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3-29 N:2 Periods (enter as 2) I/Y:7% interest rate per period (enter as 7 NOT.07) PV:Compute (Resulting answer is negative “deposit”) PMT:Not relevant in this situation (enter as 0) FV:$1,000 (enter as positive as you “receive $”) Solving the PV Problem NI/YPVPMTFV Inputs Compute 2 7 0 +1,000 -873.44

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3-30 $10,0005 years Julie Miller wants to know how large of a deposit to make so that the money will grow to $10,000 in 5 years at a discount rate of 10%. Story Problem Example 5 0 1 2 3 4 5 $10,000 PV 0 10%

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3-31 PV 0 FV n PV 0 $10,000 $6,209.21 u Calculation based on general formula: PV 0 = FV n / (1+i) n PV 0 = $10,000 / (1+ 0.10) 5 = $6,209.21 PV 0 $10,000PVIF $10,000 $6,210.00 u Calculation based on Table I: PV 0 = $10,000 (PVIF 10%, 5 ) = $10,000 (.621) = $6,210.00 [Due to Rounding] Story Problem Solution

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3-32 Solving the PV Problem NI/YPVPMTFV Inputs Compute 5 10 0 +10,000 -6,209.21 The result indicates that a $10,000 future value that will earn 10% annually for 5 years requires a $6,209.21 deposit today (present value).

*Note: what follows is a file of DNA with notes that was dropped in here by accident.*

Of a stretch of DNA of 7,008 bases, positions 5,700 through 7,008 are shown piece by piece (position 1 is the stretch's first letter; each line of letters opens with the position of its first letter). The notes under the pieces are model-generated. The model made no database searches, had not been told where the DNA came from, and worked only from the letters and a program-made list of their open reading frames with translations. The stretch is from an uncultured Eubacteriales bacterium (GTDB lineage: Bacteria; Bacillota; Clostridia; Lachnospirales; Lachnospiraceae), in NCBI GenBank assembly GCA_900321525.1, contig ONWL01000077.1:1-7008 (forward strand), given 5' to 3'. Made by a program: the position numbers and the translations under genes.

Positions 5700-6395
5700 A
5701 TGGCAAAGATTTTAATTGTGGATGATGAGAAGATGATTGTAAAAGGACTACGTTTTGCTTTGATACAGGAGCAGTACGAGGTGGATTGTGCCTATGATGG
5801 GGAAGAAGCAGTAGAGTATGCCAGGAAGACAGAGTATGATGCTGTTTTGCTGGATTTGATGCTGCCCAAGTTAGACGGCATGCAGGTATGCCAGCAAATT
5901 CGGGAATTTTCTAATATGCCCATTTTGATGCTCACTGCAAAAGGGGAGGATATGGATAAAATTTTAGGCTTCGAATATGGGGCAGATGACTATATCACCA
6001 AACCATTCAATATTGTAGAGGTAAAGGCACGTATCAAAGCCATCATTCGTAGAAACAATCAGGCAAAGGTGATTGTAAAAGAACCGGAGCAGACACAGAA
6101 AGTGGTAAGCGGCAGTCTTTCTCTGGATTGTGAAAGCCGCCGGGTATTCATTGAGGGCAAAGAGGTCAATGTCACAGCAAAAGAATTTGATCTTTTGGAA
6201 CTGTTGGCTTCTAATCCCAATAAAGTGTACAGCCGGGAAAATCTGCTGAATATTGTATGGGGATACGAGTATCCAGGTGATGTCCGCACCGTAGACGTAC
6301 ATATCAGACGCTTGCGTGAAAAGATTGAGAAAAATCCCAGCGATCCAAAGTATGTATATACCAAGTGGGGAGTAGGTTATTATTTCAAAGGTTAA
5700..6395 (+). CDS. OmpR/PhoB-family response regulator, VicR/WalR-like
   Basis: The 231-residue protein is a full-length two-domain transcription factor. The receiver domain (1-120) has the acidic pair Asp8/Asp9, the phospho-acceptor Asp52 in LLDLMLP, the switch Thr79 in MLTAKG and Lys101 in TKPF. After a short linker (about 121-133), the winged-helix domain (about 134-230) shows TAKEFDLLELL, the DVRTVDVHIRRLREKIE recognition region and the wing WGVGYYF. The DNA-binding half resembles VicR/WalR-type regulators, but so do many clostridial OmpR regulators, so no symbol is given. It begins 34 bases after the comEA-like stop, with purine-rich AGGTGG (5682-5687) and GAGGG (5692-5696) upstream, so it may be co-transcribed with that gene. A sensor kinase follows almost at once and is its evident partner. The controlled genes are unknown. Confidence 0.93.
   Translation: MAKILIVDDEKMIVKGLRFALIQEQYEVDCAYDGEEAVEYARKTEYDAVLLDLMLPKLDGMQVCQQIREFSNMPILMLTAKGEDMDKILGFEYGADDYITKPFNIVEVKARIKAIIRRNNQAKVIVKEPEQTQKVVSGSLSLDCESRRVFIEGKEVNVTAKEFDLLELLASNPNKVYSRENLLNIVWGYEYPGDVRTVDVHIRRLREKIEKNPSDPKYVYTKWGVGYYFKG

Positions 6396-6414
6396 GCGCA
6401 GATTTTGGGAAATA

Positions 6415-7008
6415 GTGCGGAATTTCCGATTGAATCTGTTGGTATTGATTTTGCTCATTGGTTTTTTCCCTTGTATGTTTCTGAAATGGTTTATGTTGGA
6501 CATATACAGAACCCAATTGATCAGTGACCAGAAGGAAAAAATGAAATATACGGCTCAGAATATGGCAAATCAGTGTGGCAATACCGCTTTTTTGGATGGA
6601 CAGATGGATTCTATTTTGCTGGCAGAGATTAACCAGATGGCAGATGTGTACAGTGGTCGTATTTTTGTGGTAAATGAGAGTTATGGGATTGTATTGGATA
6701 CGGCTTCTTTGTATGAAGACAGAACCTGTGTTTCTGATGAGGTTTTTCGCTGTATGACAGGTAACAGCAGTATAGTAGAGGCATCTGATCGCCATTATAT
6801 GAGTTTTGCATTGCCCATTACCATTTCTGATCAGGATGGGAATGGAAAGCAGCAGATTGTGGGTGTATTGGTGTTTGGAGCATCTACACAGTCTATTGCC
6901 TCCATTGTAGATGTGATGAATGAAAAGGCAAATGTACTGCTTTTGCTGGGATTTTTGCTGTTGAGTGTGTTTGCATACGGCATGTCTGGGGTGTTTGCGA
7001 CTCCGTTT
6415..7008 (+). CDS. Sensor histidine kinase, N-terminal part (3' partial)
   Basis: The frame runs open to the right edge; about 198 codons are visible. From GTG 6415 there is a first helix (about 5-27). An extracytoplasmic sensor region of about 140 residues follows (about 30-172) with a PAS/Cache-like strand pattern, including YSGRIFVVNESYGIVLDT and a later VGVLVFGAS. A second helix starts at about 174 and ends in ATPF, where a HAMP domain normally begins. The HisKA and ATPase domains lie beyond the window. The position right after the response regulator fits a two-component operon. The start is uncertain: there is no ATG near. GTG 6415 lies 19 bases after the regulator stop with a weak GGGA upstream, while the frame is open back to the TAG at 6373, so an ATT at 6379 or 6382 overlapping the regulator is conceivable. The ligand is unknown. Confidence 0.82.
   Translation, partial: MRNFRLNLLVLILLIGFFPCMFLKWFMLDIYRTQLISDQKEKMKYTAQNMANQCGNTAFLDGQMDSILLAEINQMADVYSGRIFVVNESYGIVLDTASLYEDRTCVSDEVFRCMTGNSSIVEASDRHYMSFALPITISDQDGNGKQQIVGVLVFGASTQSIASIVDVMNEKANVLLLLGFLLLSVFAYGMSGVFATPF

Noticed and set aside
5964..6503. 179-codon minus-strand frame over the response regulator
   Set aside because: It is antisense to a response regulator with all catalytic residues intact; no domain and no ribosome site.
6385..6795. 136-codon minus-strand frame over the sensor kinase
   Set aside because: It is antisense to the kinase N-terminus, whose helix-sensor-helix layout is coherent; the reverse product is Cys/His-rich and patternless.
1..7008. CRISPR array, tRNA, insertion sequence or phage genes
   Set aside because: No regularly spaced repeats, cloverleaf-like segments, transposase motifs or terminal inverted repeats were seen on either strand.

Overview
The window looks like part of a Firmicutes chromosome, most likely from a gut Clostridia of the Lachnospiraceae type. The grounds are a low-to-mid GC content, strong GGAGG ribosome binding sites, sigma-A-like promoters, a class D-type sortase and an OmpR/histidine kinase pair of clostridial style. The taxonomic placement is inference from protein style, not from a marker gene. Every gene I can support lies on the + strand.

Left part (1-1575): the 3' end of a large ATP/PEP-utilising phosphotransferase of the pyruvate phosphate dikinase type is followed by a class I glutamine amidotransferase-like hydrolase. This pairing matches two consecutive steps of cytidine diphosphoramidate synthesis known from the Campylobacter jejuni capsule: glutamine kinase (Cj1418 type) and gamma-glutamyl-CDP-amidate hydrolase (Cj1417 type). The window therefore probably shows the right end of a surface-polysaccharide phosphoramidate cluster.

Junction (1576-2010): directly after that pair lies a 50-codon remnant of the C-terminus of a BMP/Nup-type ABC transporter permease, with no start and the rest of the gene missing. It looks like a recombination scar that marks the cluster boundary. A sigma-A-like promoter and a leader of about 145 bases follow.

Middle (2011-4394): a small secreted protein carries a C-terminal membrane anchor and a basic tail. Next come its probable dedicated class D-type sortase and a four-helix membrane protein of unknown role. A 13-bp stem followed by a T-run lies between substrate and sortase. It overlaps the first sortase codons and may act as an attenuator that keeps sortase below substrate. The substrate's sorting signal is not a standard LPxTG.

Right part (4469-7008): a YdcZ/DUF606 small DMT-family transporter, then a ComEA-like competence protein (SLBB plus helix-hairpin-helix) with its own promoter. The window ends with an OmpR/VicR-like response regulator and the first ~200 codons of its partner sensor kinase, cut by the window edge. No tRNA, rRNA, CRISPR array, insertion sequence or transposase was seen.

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3-33 Types of Annuities u Ordinary Annuity u Ordinary Annuity: Payments or receipts occur at the end of each period. u Annuity Due u Annuity Due: Payments or receipts occur at the beginning of each period. u An Annuity u An Annuity represents a series of equal payments (or receipts) occurring over a specified number of equidistant periods.

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3-34 Examples of Annuities u Student Loan Payments u Car Loan Payments u Insurance Premiums u Mortgage Payments u Retirement Savings

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3-35 Parts of an Annuity 0 1 2 3 $100 $100 $100 (Ordinary Annuity) End End of Period 1 End End of Period 2 Today Equal Equal Cash Flows Each 1 Period Apart End End of Period 3

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3-36 Parts of an Annuity 0 1 2 3 $100 $100 $100 (Annuity Due) Beginning Beginning of Period 1 Beginning Beginning of Period 2 Today Equal Equal Cash Flows Each 1 Period Apart Beginning Beginning of Period 3

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3-37 FVA n FVA n = R(1+i) n-1 + R(1+i) n-2 +... + R(1+i) 1 + R(1+i) 0 Overview of an Ordinary Annuity -- FVA R R R n 0 1 2 n n+1 FVA n R = Periodic Cash Flow Cash flows occur at the end of the period i%...